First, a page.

Brands Need to Focus on ROR: Return On Relationship

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Ted Rubin has worked on a number of strategic marketing programs for many major brands and publishers

Everyone is trying to assign a dollar value to a Facebook fan or Twitter follower instead of addressing the fact that the engagement and interaction that takes place in these mediums are incredibly important to a brand.

Building a relationship with existing and future customers is the true value and strength of social media/marketing and what will and has allowed brands to survive and flourish for the long-term.

ROI (return on investment) is incredibly important whenever investing, but companies have to start looking at ROR: Return on Relationship, when planning, strategizing and most importantly evaluating social marketing … especially smaller competitors who can more easily drive and control Relationship Marketing.

A new study shows that those who are fans or followers of a brand on Facebook or Twitter, respectively, are significantly more likely to buy products and services or recommend the brand to a friend. Specifically, the study found that over 50 percent of Facebook fans and Twitter followers say they are more likely to buy, recommend than before they were engaged in those mediums. Welcome to the “Age of Influence,” where anyone can build an audience and effect change, advocate brands, build relationships and make a difference.

Most measurements and empowerment stats use with regard to relationships (i.e. number of Facebook fans, Twitter followers,  retweets, site visits, video views, positive ratings and vibrant communities) are not financial assets. These stats cannot be reflected on the balance sheet or counted on an income statement, but that doesn’t mean they are worthless. Instead, these are leading indicators that a brand is doing something that is creating value which will lead to financial results in the future.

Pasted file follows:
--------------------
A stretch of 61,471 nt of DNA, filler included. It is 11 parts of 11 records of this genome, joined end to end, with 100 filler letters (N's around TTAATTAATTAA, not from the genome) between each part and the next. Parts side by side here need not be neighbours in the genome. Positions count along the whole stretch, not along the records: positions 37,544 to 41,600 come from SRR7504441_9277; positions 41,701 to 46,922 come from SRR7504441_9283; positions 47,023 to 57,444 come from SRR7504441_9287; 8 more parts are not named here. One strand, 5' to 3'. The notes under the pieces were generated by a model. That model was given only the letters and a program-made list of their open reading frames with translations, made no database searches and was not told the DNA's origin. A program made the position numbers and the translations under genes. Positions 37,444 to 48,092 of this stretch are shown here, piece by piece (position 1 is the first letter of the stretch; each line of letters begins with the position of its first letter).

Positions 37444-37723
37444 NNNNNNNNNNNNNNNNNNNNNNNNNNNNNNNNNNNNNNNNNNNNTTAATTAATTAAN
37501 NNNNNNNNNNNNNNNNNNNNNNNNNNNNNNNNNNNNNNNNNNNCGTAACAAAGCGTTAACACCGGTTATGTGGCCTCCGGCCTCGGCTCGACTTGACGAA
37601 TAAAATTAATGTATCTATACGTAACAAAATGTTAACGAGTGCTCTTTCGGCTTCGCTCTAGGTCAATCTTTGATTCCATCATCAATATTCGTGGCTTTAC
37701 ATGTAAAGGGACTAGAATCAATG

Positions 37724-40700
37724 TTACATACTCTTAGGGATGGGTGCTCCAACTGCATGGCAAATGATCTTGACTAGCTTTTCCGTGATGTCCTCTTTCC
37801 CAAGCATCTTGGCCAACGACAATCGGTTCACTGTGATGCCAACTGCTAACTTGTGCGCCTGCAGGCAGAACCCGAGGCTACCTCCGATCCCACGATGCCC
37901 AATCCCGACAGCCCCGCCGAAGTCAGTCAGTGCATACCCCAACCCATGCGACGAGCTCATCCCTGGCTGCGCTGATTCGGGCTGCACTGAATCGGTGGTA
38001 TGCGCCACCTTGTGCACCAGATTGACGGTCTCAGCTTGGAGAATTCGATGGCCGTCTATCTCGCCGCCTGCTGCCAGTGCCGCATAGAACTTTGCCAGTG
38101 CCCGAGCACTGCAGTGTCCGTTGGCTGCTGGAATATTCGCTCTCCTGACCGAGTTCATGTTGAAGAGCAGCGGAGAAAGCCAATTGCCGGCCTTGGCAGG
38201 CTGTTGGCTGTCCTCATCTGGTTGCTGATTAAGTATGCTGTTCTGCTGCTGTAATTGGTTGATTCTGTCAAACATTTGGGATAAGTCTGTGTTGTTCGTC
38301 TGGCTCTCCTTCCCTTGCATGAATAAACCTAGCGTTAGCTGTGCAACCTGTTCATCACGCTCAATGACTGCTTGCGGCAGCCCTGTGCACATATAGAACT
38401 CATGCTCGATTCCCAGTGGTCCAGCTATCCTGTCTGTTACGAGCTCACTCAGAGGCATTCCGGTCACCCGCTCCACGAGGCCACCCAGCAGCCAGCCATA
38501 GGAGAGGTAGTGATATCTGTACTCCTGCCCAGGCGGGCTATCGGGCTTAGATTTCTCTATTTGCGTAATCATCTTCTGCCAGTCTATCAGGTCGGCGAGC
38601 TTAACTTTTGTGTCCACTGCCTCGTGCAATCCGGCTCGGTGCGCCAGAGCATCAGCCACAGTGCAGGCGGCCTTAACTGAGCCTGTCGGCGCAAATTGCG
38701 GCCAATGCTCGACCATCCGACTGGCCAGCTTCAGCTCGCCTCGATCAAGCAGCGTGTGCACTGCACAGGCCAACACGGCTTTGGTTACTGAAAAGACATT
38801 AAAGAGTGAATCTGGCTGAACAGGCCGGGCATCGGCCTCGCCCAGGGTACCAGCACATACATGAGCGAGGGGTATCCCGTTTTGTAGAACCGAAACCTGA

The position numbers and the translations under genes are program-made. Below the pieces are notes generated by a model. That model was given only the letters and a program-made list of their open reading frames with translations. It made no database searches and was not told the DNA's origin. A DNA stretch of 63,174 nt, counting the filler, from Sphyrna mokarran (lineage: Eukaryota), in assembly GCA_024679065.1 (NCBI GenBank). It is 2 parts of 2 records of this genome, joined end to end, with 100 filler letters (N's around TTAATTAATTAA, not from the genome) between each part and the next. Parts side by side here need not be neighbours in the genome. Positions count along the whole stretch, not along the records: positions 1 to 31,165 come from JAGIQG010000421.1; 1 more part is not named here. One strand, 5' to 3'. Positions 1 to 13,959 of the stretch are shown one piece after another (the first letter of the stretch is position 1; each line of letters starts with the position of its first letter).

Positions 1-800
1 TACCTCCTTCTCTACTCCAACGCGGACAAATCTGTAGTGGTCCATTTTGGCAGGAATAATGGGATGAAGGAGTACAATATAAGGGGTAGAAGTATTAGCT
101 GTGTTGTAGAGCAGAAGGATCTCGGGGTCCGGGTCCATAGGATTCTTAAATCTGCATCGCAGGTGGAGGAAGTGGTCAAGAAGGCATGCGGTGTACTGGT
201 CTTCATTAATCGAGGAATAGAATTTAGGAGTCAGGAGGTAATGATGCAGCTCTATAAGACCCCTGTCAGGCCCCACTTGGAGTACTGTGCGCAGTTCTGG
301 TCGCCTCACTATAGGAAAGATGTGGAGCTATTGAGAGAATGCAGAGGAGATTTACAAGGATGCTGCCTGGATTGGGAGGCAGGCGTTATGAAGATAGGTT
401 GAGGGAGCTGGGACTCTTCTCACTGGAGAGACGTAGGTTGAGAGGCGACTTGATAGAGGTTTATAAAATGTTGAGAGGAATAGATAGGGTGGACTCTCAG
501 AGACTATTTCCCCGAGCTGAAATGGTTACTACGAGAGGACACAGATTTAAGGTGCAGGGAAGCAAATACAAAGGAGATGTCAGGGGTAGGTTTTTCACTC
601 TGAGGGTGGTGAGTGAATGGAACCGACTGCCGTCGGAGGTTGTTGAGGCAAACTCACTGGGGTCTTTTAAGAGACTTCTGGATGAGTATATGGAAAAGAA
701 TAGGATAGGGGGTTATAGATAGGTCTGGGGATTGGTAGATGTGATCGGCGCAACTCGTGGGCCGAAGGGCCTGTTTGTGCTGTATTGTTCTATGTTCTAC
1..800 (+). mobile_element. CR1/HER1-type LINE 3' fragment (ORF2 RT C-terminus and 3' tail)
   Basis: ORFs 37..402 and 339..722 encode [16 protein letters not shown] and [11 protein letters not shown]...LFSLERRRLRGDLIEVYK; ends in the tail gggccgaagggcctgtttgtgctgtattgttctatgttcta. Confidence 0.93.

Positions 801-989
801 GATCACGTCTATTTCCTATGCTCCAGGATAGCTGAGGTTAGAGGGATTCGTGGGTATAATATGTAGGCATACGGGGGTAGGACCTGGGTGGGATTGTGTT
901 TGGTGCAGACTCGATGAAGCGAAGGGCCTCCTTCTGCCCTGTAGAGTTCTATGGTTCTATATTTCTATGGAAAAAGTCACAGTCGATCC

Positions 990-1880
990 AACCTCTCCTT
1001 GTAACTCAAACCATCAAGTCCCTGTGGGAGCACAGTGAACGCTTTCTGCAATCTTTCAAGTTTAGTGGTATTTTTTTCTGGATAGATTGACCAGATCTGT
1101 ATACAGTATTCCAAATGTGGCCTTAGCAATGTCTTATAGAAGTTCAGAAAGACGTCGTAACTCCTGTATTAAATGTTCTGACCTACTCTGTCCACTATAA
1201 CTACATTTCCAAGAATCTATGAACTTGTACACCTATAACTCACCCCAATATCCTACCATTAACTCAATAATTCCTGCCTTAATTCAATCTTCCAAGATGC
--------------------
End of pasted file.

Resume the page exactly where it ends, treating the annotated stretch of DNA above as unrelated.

In other words, ROR. This is a  term I coined after many years of seeing that the true long-term value of brand “and” personal marketing is the relationship that will be with you for the long-term and will drive ROI if developed and used effectively.

Long-term, E-commerce success is in a big way relative to Relationship Commerce, building relationships and interacting with consumers. Relationships are extremely important. The relationship a customer has with a company can make or break the company’s success. This is perfectly exhibited with what Amazon and Zappos do to nurture a relationship. Relationships matter.

In a fast paced, digital world, defining and maintaining our relationships has become unexpectedly difficult. Social Media has enabled us to connect with an infinite number of individuals; it has given us the tools to extend relationships that years ago would have been impossible. Now the key is to nurture those relationships and extend them to assist in product creation, decrease in customer service issues, life of the customer, sharing with friends, and increased sales.

Ted Rubin is Chief Social Marketing Officer for OpenSky and is on their Board of Advisors. He is also on the Advisory Board, and is a Social Marketing Advisor to Big Fuel. Previously, he was Chief Marketing Officer at e.l.f. Cosmetics. He has a deep online background beginning in 1997 working with best-selling author, entrepreneur and agent of change Seth Godin. On Twitter, he can followed via @TedRubin.


5 comments on “Brands Need to Focus on ROR: Return On Relationship

  1. Pingback: Tweets that mention Brands Need to Focus on ROR: Return On Relationship « PR at Sunrise --

  2. Great post!

    This is something we work hard to tell our customers continusly even though some of them aren’t ready yet.

    You might find this read interesting – MyNewsdesks new networking feature – where we explain how we see the future of engagement och networking between journalists and communicators/companies.

    Would be interesting to see what you think of this and how it would help buidling closer relationships between companies and their important influencers (wheather they are journalists, bloggers or customers).

  3. Hey Charlotte… thanks for sharing. Looks like an interesting PR platform. As far as building relationships, any place you can interact with a specific community and engage them with respect to topics of interest to you both is useful. I do not see this as a place to interact with customers since most are not truly interested in this space and there are so many more relevant platforms to accomplish that task. In the end it will all come down to scale. If the journalist community adopts this as a valuable resource then Brands will want to be able to interact and engage with them there.

  4. Pingback: Brands Need to Focus on ROR: Return On Relationship | Straight Talk | Ted Rubin

  5. Pingback:   The First #PRStudCast with our guest Brandi Boatner! : PR Student Chat

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